As a teenager I remember wanting to make my mark on the
world. Somewhere in my diary I have written the following
excerpt, but this is paraphrased because I really don't want
to take hours to find the exact wording.
"I know I'm supposed to do something big. I must be either
a dancer, writer, artist, musician, or singer. I have so
much inside of me that needs to be expressed to the world."
Now that is funny. I've been noticing posts by several people
where they write a letter to themselves at the age of 17 or
so. I think rather than a letter I should hit my 17 year
old self over the head with a baseball bat and say, "Wake up
honey! You've got it all wrong."
Of course the first problem is that I am not at all graceful,
just ask Philippine Sister who tried to help me in this regard,
therefore nix the dancing. I can't carry a tune, ask Kent on
that one, so nix the singing. I am really rather lazy AND I
am a little tone deaf so nix the music playing. I have really
a hard time drawing much besides stick figures (though my niece
Carolyn Fleetwood is a very accomplished artist) so nix the
artwork. Okay, that brings us to the writing.
The problem is I see a little too clearly my own faults. Once
in a while I can turn out a sentence that is nice. But mainly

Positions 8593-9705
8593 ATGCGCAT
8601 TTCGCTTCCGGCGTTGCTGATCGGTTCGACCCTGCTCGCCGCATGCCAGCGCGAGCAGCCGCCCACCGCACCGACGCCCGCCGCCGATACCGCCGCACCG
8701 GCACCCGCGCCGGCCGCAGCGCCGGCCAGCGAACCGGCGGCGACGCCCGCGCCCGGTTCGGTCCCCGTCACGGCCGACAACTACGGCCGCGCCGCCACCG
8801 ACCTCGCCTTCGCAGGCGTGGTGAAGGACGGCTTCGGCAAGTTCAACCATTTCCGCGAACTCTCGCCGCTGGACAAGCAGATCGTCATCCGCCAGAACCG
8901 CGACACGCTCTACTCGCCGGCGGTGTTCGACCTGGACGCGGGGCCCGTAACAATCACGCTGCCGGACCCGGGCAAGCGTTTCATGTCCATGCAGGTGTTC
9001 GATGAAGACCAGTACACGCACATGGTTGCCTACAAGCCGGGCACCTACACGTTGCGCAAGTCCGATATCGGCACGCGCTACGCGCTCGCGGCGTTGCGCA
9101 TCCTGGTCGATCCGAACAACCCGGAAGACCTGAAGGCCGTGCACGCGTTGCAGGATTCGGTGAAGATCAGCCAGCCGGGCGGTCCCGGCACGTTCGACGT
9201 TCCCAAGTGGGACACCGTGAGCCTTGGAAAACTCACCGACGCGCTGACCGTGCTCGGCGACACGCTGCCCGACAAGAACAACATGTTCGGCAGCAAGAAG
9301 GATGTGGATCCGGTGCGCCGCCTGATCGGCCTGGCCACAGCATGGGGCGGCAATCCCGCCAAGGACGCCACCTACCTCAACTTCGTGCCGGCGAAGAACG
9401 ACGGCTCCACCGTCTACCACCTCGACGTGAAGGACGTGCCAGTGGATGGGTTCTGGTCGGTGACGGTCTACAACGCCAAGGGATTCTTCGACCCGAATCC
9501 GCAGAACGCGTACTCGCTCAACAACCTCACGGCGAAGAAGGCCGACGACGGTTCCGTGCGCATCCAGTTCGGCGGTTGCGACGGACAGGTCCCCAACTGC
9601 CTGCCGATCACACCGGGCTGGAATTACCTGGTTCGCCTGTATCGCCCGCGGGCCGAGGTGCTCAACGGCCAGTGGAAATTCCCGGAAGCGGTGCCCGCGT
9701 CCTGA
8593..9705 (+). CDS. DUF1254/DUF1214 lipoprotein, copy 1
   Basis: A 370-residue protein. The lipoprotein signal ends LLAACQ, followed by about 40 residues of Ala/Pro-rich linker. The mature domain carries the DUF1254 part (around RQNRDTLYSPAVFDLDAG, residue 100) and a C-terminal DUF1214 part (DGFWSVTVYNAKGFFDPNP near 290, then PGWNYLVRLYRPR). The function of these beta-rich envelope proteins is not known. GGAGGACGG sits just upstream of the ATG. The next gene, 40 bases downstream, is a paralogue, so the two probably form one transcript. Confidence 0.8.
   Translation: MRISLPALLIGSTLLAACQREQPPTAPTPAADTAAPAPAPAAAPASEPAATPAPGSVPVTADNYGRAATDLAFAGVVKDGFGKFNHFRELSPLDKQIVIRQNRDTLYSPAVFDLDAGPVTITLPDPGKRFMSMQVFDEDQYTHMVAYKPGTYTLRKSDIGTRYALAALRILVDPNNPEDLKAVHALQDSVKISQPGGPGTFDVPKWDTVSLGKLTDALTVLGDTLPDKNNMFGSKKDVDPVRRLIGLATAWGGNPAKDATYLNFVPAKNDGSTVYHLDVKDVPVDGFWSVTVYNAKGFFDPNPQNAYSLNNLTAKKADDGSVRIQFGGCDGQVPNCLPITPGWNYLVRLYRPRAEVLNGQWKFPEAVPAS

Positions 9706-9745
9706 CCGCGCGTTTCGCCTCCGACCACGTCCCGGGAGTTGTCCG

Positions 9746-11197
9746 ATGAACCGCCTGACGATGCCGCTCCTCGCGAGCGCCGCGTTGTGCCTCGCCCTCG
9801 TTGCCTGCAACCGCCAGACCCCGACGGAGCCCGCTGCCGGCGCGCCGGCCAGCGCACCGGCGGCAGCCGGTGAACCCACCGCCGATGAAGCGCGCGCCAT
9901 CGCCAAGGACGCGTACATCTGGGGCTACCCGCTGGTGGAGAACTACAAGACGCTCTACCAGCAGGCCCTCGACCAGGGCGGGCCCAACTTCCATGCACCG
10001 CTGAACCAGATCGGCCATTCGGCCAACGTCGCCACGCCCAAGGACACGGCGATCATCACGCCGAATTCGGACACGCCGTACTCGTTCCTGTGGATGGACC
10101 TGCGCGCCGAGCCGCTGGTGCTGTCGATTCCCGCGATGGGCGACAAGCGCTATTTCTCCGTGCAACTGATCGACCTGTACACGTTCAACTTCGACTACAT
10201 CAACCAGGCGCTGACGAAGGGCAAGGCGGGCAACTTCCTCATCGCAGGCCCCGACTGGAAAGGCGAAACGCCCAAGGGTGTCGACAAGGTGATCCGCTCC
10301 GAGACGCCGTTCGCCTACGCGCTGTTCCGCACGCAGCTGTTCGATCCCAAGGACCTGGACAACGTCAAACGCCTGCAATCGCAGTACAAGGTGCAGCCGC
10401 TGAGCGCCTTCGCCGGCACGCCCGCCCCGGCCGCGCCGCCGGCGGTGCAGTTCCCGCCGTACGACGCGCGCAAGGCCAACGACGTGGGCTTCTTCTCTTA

they are very run-of-the-mill productions. I can very easily
see that with my 46 year old eyes; the 17 year old was slightly
blinded by immaturity and inexperience.
In fact, I judge writing by whether they do a better job than I
do. The Baroness Orczy did that too. If I correctly remember
the story, she was listening to a story one day that had won
a contest and she thought, "Why I could do better than that."
And so we have The Scarlet Pimpernel, which just happens to
be one of the greatest books ever written.
I take rather the opposite approach though. I am not driven to
write a novel because of some drivel I read. But I do toss it
aside and say, "They can't write any better than I can. They are
not worth my few moments of leisure." This applies to a lot
of books, Christian and secular. It applies to novels and to
serious works. If a person can't turn a sentence to make a
work of art out of it, I refuse to waste my time.
Basically I avoid a lot of book conversations with people
because of this. I don't want to offend by saying, "Well really,
I thought that was a horrid bit of writing." Better to just
not go there.
This was all supposed to be an introduction to a book review,
actually two book reviews. But I do believe I have exhausted
my reader as well as myself. So I will save the reviews for